By Tim Collins

Great Leaders Are Always Transitioning
12 January 2018 | 10:35 am

As I moved from company to company throughout my career, I rarely had a gap in between roles.  So when I was recruiting a candidate that had recently been laid off, my internal recruiter had to explain the term “in transition” to me.    I was not a big fan of the term.  Couldn’t we just say that someone was between jobs?  Transitioning has much broader and open-ended connotations.

In my current role as a social media advisor and coach to C-Suite Executives, I work with a few Executives that are between jobs.  But most of my clients are fully employed Executives who are constantly looking ahead and thinking about their future.  Those in new roles hope to transition from new kid on the block to established rock star.   And almost every executive worth their salt is thinking about what’s next, both in their current role and beyond.

C-Suite tenures average around four years, so Executives have to think about their future, whether that be another C-Suite role, a Board position, philanthropic endeavors, etc.  Don’t wait until you are between jobs to set yourself up to be considered for desirable future roles.  You will have much less leverage and influence than you do now.

Do your own internal assessment.  If a merger or reorganization were to eliminate your current role in the next few months, are you ready for the transition to your next role?  Are you successful in your current role?  Are your skills up to date?  Are you perceived as having good executive presence? Are you well networked?  These are some of the questions forward thinking executives ask themselves. A good Executive Coach can help.  Having an outside perspective can identify blind spots and help you create and execute an action plan to build on strengths and address deficiencies.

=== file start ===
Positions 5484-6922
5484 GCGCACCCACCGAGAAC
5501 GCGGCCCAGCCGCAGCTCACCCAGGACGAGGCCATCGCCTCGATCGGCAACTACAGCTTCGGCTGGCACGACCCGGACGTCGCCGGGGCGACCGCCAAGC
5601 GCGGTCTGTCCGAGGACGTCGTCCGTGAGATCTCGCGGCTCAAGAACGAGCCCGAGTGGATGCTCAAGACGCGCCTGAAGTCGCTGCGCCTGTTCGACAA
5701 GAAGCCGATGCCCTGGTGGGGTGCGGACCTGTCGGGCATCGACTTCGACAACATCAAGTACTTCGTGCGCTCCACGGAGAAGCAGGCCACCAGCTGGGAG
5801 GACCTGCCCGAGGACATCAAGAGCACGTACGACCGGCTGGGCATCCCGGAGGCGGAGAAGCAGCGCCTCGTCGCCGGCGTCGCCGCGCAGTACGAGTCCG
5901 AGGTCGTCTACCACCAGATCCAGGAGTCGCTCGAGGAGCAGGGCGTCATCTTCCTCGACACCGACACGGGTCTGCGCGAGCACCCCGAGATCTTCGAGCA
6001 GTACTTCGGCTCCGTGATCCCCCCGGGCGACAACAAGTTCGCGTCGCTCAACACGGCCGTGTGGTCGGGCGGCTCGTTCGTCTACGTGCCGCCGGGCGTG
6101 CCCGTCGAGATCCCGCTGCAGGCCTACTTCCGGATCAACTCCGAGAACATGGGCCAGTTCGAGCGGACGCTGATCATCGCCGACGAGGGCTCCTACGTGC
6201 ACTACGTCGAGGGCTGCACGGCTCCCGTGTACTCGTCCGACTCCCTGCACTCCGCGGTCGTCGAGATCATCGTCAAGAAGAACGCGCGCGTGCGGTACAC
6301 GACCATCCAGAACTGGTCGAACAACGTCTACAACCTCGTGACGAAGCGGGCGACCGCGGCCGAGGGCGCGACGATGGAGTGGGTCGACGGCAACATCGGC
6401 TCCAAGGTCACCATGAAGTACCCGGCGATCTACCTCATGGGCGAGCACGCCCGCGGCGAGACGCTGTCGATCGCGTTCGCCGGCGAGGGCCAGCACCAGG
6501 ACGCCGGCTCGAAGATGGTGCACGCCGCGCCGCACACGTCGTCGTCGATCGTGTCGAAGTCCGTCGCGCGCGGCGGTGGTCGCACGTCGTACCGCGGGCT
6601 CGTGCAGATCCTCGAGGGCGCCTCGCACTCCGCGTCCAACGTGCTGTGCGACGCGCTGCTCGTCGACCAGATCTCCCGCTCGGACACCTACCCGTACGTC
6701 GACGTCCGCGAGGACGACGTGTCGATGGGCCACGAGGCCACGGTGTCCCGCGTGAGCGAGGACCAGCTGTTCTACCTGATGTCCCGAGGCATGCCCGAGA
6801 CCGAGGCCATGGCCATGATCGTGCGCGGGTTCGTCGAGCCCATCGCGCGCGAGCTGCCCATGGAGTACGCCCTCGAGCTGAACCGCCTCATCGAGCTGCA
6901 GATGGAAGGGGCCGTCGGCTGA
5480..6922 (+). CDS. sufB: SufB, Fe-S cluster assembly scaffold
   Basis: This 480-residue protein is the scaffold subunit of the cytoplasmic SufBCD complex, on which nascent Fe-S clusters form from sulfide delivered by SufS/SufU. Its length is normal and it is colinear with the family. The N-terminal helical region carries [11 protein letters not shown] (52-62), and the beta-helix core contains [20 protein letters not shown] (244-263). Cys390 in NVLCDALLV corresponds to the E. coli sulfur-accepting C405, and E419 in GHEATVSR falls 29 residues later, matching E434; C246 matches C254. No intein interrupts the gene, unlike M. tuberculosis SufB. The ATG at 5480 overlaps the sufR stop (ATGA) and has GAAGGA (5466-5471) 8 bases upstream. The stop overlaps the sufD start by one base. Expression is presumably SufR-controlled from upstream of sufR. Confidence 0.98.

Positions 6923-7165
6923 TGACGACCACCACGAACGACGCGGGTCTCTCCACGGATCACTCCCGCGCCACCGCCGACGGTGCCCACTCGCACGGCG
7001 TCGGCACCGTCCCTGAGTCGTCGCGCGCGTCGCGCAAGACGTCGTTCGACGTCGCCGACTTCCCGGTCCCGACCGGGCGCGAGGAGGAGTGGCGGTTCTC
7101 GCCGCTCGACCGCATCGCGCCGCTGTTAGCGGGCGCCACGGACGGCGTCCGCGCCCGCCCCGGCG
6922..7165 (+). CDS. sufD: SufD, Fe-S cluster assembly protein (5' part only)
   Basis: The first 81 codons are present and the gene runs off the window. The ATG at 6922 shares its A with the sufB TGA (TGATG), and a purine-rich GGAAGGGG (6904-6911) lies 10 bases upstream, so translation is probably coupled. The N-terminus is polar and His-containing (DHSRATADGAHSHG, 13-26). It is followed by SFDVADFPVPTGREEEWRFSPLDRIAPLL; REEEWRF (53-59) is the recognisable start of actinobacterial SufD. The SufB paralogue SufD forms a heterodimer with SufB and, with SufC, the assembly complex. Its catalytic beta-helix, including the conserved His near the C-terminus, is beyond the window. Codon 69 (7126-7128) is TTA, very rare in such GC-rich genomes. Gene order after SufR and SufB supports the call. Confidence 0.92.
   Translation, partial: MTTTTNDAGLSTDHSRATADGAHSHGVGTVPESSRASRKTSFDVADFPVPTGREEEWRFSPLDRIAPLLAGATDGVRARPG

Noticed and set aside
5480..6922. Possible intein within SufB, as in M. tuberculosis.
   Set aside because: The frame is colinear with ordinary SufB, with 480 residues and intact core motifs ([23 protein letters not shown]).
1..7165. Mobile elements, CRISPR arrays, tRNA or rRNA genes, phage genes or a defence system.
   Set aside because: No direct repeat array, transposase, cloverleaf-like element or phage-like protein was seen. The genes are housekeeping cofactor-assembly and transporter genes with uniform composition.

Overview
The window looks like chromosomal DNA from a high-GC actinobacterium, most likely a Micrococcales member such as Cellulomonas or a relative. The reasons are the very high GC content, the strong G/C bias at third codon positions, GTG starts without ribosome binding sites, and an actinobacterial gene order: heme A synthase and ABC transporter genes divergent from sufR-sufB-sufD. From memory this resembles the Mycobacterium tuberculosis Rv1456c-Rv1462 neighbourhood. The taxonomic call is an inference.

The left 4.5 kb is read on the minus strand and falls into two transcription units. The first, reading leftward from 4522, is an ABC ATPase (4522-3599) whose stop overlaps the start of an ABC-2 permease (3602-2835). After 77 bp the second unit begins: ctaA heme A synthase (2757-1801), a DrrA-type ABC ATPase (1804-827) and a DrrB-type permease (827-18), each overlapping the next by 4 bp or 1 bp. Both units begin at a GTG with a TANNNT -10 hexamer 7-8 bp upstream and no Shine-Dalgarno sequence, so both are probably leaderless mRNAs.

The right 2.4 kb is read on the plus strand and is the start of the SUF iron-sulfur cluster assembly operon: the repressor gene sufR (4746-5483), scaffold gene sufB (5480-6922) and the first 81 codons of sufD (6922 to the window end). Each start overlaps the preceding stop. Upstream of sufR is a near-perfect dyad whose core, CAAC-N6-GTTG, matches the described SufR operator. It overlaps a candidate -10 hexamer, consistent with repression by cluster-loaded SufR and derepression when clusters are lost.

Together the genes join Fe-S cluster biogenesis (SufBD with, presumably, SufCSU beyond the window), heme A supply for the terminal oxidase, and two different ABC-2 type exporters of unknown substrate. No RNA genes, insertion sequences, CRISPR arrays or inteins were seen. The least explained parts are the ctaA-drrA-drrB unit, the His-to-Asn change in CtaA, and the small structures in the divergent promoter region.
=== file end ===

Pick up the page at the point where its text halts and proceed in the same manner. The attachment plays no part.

Also, take an objective look at your social media presence; your Coach can provide objectivity.  A purposeful and active social media presence can help address many of the deficiencies Executives identify in their self-assessment.   While elements of executive presence have historically been in the physical world, increasingly elements must carry over into the digital and social space as well.  A powerful social presence is often viewed as a proxy for “getting digital.”  It also gives you a platform to show off your current success and demonstrate ongoing subject matter expertise and thought leadership.  Finally, it strengthens and extends your already strong network.

Supposedly, it is easier to find a job when you have a job.  Like job hunting, the time to prepare for your transition and build a strong social presence is now.  By virtue of your current C-Suite position, you command attention that translates into building a stronger presence much faster than when you are between jobs.

Now is the time to start thinking about your transition.

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